Foam Lake Birding No. 29

No. 29
Because of its geography, North America is a land mass that has an east-west bias. The continent is a massive plain flanked by the Appalachian Mountains in the east, the Rockies in the west, and capped by the Boreal Forest in the North. Except for southern California, both coasts receive abundant rainfall, and as a result are heavily forested. Evergreens are predominant in the west; hardwoods in the east. Due to several factors, the plains are wetter to the east and north (prairie), and drier to the south and west (desert). With the exception of the Arctic north of the Boreal Forest, this generally describes the continent of North America.
These differences in geography have created other differences as well. Socially, just about everybody is familiar with the economic and political differences that exist between the east and the west in Canada. In addition, many of our sporting activities are based on east-west competition – especially the CFL. As it is with human activity, so it is with wildlife.
For example, hummingbirds are very east-west oriented. Except for some isolated spots and a few strays, no hummingbirds can be found on the plains. (We, in Foam Lake, are in the park belt zone and not the plains). One species, the Ruby Throated Hummingbird, is found throughout the east and southern edge of the Boreal Forest extending almost to the Rockies. This is the one found in Saskatchewan. Over a dozen species occur, mostly in the drier mountainous regions, in the west. Four of them can be found in the mountains and adjacent areas of Alberta and British Columbia.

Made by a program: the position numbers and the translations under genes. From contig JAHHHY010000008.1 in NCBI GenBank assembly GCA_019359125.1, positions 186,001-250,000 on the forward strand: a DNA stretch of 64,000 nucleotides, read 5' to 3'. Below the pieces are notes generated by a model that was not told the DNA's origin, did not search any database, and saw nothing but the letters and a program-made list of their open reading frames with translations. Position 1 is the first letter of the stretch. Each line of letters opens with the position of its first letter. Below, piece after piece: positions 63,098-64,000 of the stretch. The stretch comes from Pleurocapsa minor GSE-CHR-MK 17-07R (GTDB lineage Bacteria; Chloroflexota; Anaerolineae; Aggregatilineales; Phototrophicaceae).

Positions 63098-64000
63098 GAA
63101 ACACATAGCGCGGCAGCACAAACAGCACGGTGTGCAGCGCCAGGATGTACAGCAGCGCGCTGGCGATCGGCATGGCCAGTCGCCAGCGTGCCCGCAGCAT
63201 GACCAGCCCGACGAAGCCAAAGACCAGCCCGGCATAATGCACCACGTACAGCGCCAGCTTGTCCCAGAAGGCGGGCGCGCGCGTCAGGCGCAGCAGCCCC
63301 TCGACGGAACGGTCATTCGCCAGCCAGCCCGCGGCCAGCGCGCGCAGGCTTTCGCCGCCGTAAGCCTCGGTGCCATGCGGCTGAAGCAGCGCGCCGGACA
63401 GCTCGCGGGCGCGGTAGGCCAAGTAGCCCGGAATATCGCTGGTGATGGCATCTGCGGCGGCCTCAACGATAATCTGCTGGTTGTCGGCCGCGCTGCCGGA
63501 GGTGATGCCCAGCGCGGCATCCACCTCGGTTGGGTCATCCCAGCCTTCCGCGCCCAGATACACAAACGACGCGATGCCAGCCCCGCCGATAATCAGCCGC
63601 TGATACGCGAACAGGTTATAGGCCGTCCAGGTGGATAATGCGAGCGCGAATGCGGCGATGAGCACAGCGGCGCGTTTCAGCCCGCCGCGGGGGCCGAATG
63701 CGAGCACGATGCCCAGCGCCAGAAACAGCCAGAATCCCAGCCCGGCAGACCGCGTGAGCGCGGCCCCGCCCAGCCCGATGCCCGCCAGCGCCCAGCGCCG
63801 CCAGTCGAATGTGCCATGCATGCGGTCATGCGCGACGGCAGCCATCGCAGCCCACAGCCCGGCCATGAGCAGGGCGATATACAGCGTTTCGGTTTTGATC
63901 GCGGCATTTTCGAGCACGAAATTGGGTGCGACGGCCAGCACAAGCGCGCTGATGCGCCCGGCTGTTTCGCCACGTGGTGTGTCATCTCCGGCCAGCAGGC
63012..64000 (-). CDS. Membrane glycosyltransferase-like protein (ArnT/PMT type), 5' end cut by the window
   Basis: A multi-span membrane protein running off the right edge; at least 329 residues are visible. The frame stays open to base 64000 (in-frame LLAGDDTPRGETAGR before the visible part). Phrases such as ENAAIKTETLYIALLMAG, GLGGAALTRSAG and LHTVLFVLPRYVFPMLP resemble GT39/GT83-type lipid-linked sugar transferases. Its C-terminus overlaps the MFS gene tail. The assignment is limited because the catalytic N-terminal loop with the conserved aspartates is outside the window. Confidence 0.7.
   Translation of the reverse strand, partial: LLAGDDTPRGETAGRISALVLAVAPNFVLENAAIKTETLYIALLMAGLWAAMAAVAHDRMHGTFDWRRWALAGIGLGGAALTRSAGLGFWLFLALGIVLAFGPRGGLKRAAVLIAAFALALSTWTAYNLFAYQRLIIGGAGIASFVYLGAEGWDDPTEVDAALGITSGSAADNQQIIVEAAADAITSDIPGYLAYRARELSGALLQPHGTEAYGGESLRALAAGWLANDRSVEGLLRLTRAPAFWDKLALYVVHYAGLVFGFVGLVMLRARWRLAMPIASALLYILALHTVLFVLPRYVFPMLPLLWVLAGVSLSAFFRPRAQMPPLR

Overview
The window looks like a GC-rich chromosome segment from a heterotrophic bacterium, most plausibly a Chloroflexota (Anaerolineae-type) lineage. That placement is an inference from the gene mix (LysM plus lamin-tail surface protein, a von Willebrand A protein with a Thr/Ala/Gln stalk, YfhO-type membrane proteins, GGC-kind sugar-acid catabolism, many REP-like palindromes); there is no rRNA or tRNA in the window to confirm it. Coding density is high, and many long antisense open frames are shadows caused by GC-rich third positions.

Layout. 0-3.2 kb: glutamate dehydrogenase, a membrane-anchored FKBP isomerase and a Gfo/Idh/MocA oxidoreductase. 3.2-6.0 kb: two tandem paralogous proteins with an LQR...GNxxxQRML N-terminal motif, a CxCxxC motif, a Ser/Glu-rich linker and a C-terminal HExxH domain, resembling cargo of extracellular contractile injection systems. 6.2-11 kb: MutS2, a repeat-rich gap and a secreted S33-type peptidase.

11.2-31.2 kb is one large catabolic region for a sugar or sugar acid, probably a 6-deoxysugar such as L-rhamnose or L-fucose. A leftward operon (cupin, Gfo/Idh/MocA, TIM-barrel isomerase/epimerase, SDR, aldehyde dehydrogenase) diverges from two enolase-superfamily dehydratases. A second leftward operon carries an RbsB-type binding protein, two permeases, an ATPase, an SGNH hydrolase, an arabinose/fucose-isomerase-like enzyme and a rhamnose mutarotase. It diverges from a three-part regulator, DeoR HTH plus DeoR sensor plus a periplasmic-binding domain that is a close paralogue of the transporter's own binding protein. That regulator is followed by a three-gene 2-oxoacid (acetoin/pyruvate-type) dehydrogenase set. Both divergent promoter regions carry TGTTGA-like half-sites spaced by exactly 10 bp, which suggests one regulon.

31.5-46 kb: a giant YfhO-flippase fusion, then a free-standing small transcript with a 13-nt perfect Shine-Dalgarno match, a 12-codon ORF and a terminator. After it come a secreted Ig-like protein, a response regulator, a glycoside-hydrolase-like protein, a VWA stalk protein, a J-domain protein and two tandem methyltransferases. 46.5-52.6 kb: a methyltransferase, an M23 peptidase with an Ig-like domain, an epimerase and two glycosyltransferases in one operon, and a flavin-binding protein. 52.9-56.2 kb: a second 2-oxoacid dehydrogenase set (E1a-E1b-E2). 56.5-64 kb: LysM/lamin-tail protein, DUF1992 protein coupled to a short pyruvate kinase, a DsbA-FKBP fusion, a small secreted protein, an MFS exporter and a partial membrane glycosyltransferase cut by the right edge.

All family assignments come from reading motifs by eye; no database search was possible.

Many hummingbirds are highly migratory, but a few are permanent residents. One such species, Anna’s Hummingbird, is found from southern British Columbia to Northern Mexico. At a glance, it looks pretty much like any other hummingbird, but close observation quickly brings out its distinctions. Its unique feature is that its throat and entire front and sides of the head are a pinkish red; other hummingbirds show their red colouration, if any, on the throat alone. The female also shows red on the throat though much less than the male. The red on the female’s throat is a feature unique to the Anna’s Hummingbird. In North America, no other female hummingbird has even a trace of red on its throat. When perched, Anna’s Hummingbirds have a big-headed appearance.
This week’s picture was taken at a feeder south of Tucson in Arizona in the spring. The bird is in its finest spring plumage. To those travelers who visit or holiday in British Columbia, especially the Okanagan, be on the lookout for the other hummers as well. Three common ones are: the Black Chinned, Calliope and Rufous. They are there. One just has to be prepared by knowing what to expect. Studying a good bird book, in advance, for specific birds is invaluable.